Why do some children become victims or perpetrators of bullying? In order to answer this question, we must understand the personality and behavioral characteristics which predispose children to be involved in bullying. Although genetics and temperament are known to play important roles in a variety of behaviors, family characteristics are also important because many behaviors engaged in by children are learned through their interactions with parents and siblings. In the discussion below, we will explore what the research tells us about the characteristics of parents and siblings of children involved in bullying. As with all research which explores human behavior, the research examined below describes the behavior of most, but not all individuals of concern. Therefore, it is important that readers do not assume that all parents and siblings of children involved in bullying display the characteristics described below. Instead, readers should use the information provided to explore the dynamics of their own families and the families of children with whom they work to determine whether interventions within the family might help reduce victimization by or perpetration of bullying.

Parent Characteristics of Male Victims

Research suggests that family characteristics vary dramatically between female and male victims of bullying. Mothers of male victims tend to be overprotective (1), overcontrolling, and coddling of their sons (2). In contrast, research indicates that fathers of male victims are often distant (1) or absent (3) from the lives of their sons and tend to be critical of their boys (1). It is proposed by the researchers that the relationship between male victims and their parents predisposes the boys to becoming overly emotional and upset when faced with difficult interpersonal situations and that it is this over-emotionality and poor coping that bullies seek when selecting their victims. Indeed, bullies do not target children who fail to respond to their taunts, instead they select as victims children who cry or become overtly upset or anxious as a result of the bullying (4). Thus, it is proposed that the enmeshment of the mother/son relationship stifles the boy’s emotional growth and keeps him from developing the skills necessary to successfully cope with the typical upsets, disappointments, and interpersonal strife experienced by all children. Additionally, because boys learn from their fathers how to interact with other males and how to deal with bullies (3), the absence or emotional distance of fathers exacerbate their son’s difficulties in coping with problematic interactions with their more aggressive peers.

Parent Characteristics of Female Victims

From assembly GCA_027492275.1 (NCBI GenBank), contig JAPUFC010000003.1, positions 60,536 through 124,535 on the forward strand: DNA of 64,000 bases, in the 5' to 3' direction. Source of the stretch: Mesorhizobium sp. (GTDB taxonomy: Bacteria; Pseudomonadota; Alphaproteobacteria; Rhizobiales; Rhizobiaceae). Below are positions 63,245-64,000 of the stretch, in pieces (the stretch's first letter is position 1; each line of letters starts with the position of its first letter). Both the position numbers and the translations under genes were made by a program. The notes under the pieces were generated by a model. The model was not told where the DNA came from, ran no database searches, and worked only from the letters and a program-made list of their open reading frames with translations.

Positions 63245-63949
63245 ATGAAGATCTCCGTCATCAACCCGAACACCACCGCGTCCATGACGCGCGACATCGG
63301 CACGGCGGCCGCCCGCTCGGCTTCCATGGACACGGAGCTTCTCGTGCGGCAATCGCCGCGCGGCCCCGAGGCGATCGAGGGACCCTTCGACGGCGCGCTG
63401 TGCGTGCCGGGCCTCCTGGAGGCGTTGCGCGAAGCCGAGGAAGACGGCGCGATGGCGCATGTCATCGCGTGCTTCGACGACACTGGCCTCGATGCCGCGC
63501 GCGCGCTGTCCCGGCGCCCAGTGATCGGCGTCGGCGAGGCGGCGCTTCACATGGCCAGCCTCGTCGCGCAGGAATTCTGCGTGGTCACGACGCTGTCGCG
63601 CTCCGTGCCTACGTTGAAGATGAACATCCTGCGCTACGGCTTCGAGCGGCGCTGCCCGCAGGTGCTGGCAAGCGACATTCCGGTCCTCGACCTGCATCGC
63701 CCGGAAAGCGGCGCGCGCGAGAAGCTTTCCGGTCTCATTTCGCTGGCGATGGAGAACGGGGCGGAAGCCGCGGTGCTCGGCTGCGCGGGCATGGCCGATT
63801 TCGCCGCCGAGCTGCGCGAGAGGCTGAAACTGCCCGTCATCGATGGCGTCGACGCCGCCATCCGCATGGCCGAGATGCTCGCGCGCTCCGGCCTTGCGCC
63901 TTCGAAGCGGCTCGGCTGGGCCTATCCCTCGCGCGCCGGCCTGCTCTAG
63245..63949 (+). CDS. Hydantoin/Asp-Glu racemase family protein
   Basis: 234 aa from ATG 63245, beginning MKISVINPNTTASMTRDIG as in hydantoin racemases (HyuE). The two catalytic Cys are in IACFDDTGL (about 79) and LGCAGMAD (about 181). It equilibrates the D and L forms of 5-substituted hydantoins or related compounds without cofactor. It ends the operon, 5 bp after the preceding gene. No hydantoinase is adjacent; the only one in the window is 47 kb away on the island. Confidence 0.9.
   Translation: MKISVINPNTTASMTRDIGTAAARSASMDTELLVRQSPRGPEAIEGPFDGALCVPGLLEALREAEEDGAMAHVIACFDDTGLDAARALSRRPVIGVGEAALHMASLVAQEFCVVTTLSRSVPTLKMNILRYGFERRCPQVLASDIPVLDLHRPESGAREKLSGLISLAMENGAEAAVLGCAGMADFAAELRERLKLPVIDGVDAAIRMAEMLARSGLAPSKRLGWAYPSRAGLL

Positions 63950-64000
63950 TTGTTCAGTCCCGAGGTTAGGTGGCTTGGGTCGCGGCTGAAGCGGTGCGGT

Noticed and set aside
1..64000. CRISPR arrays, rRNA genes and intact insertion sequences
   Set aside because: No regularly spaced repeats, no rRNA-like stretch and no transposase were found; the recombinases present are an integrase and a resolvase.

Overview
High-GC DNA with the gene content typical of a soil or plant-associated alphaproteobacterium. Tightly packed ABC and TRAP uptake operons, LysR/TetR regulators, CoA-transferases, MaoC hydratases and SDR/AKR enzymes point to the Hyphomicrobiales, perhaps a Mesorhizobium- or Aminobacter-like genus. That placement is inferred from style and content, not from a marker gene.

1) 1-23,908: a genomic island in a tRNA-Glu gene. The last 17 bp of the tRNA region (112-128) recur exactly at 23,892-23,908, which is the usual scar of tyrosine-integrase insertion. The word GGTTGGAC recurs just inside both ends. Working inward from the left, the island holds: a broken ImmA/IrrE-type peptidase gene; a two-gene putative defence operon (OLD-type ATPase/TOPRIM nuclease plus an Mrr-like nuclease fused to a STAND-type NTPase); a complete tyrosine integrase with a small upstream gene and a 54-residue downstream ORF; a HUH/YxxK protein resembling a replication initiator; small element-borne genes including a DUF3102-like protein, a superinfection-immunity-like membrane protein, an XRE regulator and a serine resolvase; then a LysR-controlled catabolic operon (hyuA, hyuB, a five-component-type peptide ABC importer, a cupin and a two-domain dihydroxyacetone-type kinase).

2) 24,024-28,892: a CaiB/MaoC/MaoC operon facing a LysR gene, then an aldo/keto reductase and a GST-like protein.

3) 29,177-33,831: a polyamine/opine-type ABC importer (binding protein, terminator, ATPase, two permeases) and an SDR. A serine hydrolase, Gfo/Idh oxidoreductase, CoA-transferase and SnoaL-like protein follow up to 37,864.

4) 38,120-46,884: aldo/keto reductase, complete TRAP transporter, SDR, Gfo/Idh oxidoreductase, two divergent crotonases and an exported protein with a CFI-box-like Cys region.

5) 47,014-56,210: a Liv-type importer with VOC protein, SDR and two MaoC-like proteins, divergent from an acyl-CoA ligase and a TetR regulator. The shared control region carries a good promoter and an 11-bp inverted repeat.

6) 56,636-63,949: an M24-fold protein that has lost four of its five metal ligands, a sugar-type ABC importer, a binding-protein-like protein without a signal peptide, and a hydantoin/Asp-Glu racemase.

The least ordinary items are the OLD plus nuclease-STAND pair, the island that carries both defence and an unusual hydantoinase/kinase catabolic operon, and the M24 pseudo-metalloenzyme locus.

The research that does exist suggests that families of female victims are quite different from those of male victims of bullying. Where the mothers of male victims are overprotective and overly close to their sons, female victims describe poor family functioning and inadequate family communication (5). Their mothers are also described as hostile and rejecting of their daughters and as withdrawing their love and threatening to reject and abandon their daughters when they misbehave (6). Because the mother fails to model healthy interpersonal skills, the daughter has difficulty learning those skills necessary for developing healthy relationships with other girls. Finnegan et al. (6) suggest that these girls then become victims of bullying because they have difficulty regulating their emotions, feeling or expressing empathy, and communicating effectively, all of which may make them easy targets for victimization by peers.

Sibling Characteristics of Male and Female Victims

The research on sibling relationships has not separately examined male and female victims. The small amount of research examining siblings finds that the relationships between bully victims and their siblings mirrors the relationships seen between male victims and their mothers, in which victims typically report overly close and positive relationships with their siblings (7). Although this sibling closeness can provide a protective role for victims, East and Rook (8) suggest that this sibling closeness could lead to further social isolation of victims because they are fulfilling their affiliative needs with their siblings rather than with peers. Additionally, Stormshak, Bellanti, and Bierman (9) found that children who had moderately conflictual and moderately warm relationships with their siblings displayed more social competence and emotional control at school than children who had more negative or more warm sibling relationships. The authors suggest that when there is warmth with no conflict, the child may not learn the skills necessary to handle uncomfortable interpersonal interactions with peers.

Family Characteristics of Chronic Bullies